Team Champaca’s favourite books of 2023
Editor’s Note: We feature the brilliant recommendations of our partner, the Champaca Bookstore, in the Read section twice a month. FYI: Champaca is an independent women-run and founded bookstore and children's library in Bangalore.
It has been quite a year! As it draws to a close, we are happy to reflect on the many wonderful books published in 2023 that we were able to read. Here is an assortment of our team’s favourite books.
‘Assassin’ by KR Meera. The author’s latest and most ambitious novel, ‘Assassin’ is translated from Malayalam by J Devika. It starts with Satyapriya, the woman who survives an assassination attempt. She goes from believing it to be a case of mistaken identity to a full-blown investigation into her own would-be murderer. In uncovering the motive behind the assassination, her life is slowly laid bare before us. It is a nail-biting mystery, but it is also the extraordinary story of an ordinary woman who has a difficult life and is sometimes overwhelmed by it but is not defeated. K R Meera has dedicated her book to Gauri Lankesh.
‘The Day I Became a Runner’ by Sohini Chattopadhyay. Here is a unique book that you might want to read whether or not you like reading about sport. It tells us stories of female runners in India, specifically eight athletes who represented India. The stories are set somewhat chronologically starting with Mary D’Souza who went to the 1952 Olympic Games as a member of the track team and it ends with Ila Mitra, who was slated to represent British India in the 1940 Olympics that got cancelled due to war. The stories are deeply personal and moving. The middle section representing Santhi Soundarajan, Pinki Pramanik and Dutee Chand raises important questions about the humiliating practice of sex testing for female athletes and what the future holds for intersex athletes. The author weaves personal stories and anecdotes about her grandmother and mother into the narrative which provides context and also makes the book eminently readable.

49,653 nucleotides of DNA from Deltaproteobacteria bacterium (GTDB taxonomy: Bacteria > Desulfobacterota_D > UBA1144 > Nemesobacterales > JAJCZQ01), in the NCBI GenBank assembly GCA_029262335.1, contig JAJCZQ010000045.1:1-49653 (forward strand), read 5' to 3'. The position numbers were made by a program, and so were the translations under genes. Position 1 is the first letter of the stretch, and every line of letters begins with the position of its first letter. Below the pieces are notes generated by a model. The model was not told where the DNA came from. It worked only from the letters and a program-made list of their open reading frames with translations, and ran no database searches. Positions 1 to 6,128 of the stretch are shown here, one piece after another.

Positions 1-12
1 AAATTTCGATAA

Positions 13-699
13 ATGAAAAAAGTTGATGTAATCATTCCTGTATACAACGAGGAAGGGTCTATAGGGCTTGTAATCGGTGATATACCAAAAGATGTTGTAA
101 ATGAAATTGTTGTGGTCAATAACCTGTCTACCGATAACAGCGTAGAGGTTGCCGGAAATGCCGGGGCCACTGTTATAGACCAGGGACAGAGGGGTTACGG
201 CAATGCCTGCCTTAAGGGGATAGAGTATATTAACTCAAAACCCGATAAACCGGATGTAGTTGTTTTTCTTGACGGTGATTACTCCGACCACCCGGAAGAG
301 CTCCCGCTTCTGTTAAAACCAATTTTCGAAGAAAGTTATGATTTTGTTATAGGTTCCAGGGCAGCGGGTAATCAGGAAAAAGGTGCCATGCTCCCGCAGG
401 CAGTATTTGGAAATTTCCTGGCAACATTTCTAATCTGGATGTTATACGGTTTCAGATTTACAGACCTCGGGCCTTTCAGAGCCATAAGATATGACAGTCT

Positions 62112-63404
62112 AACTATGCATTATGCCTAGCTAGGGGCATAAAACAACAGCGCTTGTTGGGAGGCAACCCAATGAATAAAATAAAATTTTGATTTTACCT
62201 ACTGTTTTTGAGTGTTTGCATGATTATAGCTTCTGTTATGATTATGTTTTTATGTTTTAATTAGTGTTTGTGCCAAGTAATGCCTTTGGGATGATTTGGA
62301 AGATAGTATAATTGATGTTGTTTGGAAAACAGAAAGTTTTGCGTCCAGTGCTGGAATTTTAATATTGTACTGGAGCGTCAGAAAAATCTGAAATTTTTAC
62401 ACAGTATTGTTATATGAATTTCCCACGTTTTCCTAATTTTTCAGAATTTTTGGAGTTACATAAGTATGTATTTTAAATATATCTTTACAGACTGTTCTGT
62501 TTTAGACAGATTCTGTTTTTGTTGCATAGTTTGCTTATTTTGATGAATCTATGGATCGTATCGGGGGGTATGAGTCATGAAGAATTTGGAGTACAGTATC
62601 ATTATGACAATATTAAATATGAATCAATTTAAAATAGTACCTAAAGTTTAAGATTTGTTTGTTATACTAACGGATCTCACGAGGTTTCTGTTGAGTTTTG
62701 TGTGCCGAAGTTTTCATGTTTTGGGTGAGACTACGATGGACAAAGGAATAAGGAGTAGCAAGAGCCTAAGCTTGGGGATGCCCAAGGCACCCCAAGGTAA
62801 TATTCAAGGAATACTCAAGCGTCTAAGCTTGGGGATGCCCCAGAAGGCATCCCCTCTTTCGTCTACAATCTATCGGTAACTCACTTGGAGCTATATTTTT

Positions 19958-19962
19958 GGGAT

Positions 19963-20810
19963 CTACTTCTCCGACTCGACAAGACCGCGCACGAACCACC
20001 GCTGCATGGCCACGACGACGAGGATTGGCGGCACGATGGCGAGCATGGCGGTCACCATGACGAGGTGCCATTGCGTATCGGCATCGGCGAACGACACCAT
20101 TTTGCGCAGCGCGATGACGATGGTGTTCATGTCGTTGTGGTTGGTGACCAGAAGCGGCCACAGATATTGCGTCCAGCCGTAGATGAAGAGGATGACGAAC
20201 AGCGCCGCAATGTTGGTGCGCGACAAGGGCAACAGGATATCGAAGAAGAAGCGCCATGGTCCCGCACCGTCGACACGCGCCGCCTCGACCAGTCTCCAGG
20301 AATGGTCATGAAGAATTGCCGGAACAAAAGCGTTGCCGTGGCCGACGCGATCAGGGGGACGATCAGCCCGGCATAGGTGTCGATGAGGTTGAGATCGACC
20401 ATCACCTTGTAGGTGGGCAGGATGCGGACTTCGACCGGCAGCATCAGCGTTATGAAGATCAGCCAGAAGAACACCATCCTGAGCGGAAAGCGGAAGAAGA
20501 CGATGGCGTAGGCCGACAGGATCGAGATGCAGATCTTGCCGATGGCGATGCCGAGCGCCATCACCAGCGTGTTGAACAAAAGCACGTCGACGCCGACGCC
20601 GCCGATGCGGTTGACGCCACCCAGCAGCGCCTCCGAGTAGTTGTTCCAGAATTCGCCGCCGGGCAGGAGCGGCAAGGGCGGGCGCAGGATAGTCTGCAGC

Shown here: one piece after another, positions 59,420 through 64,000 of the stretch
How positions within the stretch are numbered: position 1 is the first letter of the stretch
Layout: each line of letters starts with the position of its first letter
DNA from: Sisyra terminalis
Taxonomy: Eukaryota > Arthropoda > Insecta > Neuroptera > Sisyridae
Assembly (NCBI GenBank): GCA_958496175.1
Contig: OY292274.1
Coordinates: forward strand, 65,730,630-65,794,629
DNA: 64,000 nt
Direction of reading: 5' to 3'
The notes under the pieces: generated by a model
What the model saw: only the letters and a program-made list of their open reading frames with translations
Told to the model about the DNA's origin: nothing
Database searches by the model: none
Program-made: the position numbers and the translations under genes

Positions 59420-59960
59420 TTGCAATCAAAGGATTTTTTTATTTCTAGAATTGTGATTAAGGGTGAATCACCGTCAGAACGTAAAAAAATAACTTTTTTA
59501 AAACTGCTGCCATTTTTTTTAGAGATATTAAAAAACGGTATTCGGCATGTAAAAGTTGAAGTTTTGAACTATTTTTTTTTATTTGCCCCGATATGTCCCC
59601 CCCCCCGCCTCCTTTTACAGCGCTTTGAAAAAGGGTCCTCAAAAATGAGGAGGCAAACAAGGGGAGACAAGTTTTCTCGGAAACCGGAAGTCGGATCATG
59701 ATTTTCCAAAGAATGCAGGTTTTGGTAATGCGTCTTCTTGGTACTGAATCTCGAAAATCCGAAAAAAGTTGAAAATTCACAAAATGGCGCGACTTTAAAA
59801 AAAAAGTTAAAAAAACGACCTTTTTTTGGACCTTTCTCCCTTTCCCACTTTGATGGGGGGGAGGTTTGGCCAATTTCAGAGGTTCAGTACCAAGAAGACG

‘For Now, It is Night’ by Hari Krishna Kaul. This is a collection of short stories taken from four volumes that were written from 1972 to 2000 and translated from Kashmiri by Kalpana Raina, Tanveer Ajsi, Gowhar Fazili, and Gowhar Yaqoob. They are about people facing political instability and a deep sense of loss in Kashmir. Funny, sad and sometimes witty, the tone of the stories changes reflecting the passage of time and the feelings of the author as he had to flee Kashmir. In the translator’s notes, they have explained what an unusual collaborative effort it was for them to translate these stories. Reading about this process and the frame of reference they provide for the stories makes it a timely and important read.
‘A Prayer for the Crown-Shy’ by Becky Chambers. This is the second of Becky Chambers’ Monk and Robot novellas, which belong to a delightful genre called ‘hopepunk’ which stands opposed to nihilism and dystopia, and presents to us a world of courage, hope and optimism. In these novellas, we accompany tea monk Sibling Dex, on their small voyage of self-discovery. This novella’s predecessor, ‘A Psalm for the Wild-Built’, sets up the premise for us: we are in a world, Panga, where humans have made the effort to re-wild land after much environmental degradation, and robots became sentient and left humans to their own devices in an exodus.